With contributions by
Michael Andersen Julie Askjem, Mateuz Bogucki, Simon Coupland, James Graham-Campbell, Svein Harald Gullbekk, Ingrid Gustin, Volker Hilberg, Birgitta Hårdh, Kenneth Jonsson, Christoph Kilger, Jens Christian Moesgaard, Else Roesdahl, Søren Michael Sindbæk, Dagfinn Skre, Cecilia von Heijne, Egon Wamers, Gareth Williams and Majvor Östergren
More about the book
About the book
The Viking Age was a period of great economic complexity and experimentation in Scandinavia. By the end of the period, an ancient 'display' economy, based on ornaments of precious metal, had been largely replaced by counted money and national coinages. But this development was neither simple nor linear: for much of the Viking Age, several silver economies co-existed and interacted.
The role of silver in Viking-age society and economy has recently developed into an exciting interdisciplinary topic for research. New evidence raises debates on the nature of valuables, bullion, monetisation, commodity money, and early urban trade.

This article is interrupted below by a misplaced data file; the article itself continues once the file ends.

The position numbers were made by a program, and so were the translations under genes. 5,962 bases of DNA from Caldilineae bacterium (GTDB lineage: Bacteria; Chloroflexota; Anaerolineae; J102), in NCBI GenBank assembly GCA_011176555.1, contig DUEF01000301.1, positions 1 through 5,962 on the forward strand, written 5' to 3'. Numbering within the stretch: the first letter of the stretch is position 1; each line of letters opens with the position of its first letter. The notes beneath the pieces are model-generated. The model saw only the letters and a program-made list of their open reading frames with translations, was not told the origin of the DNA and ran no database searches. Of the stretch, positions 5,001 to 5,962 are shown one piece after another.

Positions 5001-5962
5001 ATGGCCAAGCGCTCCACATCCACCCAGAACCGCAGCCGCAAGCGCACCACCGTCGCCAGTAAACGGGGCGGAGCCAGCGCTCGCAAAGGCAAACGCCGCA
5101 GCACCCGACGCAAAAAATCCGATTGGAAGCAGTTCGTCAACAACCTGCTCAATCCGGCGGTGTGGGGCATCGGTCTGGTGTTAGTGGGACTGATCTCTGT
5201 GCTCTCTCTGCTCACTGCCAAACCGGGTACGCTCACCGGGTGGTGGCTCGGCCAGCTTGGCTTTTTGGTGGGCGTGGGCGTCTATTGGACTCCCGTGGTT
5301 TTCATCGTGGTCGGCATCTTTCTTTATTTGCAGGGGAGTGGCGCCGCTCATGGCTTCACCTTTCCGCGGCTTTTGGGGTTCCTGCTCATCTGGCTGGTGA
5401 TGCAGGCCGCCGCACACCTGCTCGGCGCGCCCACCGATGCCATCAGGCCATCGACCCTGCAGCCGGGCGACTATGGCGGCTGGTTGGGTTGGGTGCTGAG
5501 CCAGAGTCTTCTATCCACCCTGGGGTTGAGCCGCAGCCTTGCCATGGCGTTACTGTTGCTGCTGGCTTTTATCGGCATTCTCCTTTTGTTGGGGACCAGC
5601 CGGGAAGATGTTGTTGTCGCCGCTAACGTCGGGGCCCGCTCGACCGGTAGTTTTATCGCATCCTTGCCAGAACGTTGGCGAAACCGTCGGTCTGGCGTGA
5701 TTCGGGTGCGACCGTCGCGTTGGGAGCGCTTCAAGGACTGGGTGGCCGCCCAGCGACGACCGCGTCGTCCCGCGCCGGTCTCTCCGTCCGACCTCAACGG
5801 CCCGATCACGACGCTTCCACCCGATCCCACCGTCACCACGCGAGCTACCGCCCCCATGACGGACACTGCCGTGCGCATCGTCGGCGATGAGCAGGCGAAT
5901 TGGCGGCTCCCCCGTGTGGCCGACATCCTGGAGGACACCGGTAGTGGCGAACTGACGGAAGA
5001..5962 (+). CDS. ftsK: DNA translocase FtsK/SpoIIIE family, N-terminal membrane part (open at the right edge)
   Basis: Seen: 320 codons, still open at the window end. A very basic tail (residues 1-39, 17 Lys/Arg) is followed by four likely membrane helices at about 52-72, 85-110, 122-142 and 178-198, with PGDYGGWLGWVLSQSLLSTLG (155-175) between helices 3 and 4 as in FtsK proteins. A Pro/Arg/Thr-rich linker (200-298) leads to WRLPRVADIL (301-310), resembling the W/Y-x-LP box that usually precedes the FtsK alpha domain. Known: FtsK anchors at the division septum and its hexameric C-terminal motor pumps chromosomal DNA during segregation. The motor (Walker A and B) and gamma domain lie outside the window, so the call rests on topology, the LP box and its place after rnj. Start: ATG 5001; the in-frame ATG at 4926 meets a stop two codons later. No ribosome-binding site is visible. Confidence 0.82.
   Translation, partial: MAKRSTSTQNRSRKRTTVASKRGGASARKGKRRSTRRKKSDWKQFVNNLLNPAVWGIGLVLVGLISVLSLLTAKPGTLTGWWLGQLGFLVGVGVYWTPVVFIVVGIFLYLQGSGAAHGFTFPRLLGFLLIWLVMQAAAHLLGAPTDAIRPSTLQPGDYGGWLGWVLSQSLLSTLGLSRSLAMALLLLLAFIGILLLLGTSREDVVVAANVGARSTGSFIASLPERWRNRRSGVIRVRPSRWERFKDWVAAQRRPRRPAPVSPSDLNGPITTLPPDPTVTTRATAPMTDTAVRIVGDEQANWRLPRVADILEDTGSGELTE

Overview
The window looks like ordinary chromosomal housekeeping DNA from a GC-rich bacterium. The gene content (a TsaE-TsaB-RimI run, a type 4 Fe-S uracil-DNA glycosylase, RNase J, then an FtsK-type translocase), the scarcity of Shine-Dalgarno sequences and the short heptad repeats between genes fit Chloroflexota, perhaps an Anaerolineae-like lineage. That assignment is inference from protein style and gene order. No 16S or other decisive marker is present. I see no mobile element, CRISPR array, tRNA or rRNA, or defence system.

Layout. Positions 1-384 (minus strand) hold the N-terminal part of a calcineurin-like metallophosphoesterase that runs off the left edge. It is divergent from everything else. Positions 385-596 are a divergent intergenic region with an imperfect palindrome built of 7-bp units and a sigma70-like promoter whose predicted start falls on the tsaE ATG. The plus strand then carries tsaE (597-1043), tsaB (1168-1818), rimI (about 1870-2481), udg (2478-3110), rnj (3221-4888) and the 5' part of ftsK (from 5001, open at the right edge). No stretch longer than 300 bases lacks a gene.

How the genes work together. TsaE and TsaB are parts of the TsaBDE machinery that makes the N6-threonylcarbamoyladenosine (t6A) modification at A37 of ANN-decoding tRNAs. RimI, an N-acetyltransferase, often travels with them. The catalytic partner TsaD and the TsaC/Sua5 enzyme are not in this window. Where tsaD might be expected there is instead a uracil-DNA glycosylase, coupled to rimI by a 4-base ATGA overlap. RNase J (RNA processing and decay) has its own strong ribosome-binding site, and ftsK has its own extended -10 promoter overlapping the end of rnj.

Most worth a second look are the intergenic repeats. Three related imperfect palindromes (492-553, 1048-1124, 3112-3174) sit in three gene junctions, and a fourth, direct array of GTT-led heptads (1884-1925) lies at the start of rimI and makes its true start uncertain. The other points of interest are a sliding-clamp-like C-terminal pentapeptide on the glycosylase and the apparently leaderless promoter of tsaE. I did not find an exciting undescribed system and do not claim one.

This book brings together an international group of archaeologists, historians and numismatists to draw a balance sheet of current research. Based on a symposium held in Aarhus, Denmark, in 2008, it provides a structured basis for comparison, combining regional overviews with case-studies of significant sites or hoards.
The book is dedicated to Dr Mark Blackburn (1953-2011) in recognition of his outstanding contribution to Viking-age numismatics and monetary history.
Maria Panum Baastrup - Nordisk Numismatisk Unions Medlemsblad
"[Bogen] er bestemt anbefalelsesværdig, hvis man nærer blot den mindste interesse for vikingetidens økonomiske forhold, lige som den også udgør et opdateret og vigtigt arbejdsredskab for fagpersoner for at danne sig et overblik over den nuværende forskningssituation. Også for møntinteresserede er der meget at hente."
About the Press
This is us
The Press publishes scientific literature and more mainstream publications such as the series Reflections. All books share a strong scholarly base.
The most important task of the Press is to disseminate and make known the results of scientific research at Aarhus University, but the Press also publishes scientific work from other institutions.